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Quote:
Originally Posted by cheyguy2308 View Post
I took a spare skewer and flushed it up against one threaded end and marked the other as it came out the other threaded end of the wheel, measured that and it was 5.25 inches (133.35mm). I'm assuming it's 8sp. I did read somewhere that shimano 8sp FWs work with 9sp RD. I'm becoming increasingly desperate, aren't I?
As Bill said above, it's the width between the locknut faces that counts. I suspect this is a 126mm wheel, therefore most likely 7s. If you really want to ride this wheel, all is not lost. You can compress the spacing of 7s freewheels to match 9s spacing. Of course you still only have 7s. It takes access to a machine shop with a surface grinder to do this, but it's very possible.
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Old 04-07-13, 08:52 PM   #12
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Quote:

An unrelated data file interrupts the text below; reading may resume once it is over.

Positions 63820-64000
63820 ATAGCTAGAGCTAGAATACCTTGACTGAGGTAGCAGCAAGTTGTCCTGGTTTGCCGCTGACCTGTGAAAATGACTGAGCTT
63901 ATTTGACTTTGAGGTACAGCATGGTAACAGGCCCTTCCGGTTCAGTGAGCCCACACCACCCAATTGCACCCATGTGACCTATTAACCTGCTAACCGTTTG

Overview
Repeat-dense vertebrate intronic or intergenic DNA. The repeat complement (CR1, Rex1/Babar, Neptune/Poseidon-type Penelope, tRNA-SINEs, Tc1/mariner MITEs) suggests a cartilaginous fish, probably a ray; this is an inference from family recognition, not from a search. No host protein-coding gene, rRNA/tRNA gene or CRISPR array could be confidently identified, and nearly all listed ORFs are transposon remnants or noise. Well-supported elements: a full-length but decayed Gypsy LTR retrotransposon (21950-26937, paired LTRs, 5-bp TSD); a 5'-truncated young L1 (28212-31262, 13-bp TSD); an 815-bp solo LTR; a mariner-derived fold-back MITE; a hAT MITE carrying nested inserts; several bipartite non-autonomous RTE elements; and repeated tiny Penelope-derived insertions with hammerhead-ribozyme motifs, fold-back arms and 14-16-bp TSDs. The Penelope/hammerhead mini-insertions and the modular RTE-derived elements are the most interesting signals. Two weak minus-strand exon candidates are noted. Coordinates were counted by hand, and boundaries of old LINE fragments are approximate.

Originally Posted by cheyguy2308 View Post
I took a spare skewer and flushed it up against one threaded end and marked the other as it came out the other threaded end of the wheel, measured that and it was 5.25 inches (133.35mm). I'm assuming it's 8sp. I did read somewhere that shimano 8sp FWs work with 9sp RD. I'm becoming increasingly desperate, aren't I?
Yeah, you are. Shimano never made 8-speed freewheels. Sachs made a few, but they were the last gasp of the freewheel era.

The Specialized tri-spoke wheel with freewheel threads was interchangeable between front and rear just by changing the axle. When 8-speed became common, Specialized introduced a cassette rear wheel.
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Old 04-08-13, 02:20 AM   #13
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Originally Posted by cheyguy2308 View Post
Dura ace 7700 wasn't always 9-speed?
Your OP only said (specifically even) the RD was 7700... almost implying the shifters were not.

A 7700 RD will correctly index with every Shimano road group except 8s 7400.

Anyway, you can use your 7700 shifter with a 8s freewheel, via #2 Shiftmate.

Quote:
Originally Posted by cheyguy2308 View Post
I took a spare skewer and flushed it up against one threaded end and marked the other as it came out the other threaded end of the wheel, measured that and it was 5.25 inches (133.35mm). I'm assuming it's 8sp.
Subtract the length of bare axle from that and I'd say you're pretty close to 126mm

Also, two decimal places on inches makes sense in this context, but on mm? The nearest half-mm is plenty